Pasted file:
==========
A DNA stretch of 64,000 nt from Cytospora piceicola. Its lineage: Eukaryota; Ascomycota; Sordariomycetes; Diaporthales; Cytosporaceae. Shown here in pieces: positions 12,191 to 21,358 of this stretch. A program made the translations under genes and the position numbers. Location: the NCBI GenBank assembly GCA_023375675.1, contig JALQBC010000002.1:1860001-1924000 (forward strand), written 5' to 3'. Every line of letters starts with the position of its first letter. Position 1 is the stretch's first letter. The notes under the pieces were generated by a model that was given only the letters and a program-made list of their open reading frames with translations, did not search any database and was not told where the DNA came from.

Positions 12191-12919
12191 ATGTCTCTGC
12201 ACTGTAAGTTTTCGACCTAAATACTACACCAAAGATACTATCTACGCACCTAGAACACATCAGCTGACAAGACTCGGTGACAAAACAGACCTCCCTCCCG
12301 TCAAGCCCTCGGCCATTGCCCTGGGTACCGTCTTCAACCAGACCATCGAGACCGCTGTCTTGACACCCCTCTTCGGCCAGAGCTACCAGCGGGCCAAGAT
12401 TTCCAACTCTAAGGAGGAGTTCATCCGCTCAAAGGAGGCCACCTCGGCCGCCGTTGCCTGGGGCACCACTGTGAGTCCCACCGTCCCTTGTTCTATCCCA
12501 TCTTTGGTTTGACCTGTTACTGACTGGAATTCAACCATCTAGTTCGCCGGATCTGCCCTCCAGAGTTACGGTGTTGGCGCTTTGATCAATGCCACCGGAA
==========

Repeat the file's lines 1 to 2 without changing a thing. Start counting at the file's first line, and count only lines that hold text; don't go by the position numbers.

A DNA stretch of 64,000 nt from Cytospora piceicola. Its lineage: Eukaryota; Ascomycota; Sordariomycetes; Diaporthales; Cytosporaceae. Shown here in pieces: positions 12,191 to 21,358 of this stretch. A program made the translations under genes and the position numbers. Location: the NCBI GenBank assembly GCA_023375675.1, contig JALQBC010000002.1:1860001-1924000 (forward strand), written 5' to 3'. Every line of letters starts with the position of its first letter. Position 1 is the stretch's first letter. The notes under the pieces were generated by a model that was given only the letters and a program-made list of their open reading frames with translations, did not search any database and was not told where the DNA came from.

Positions 12191-12919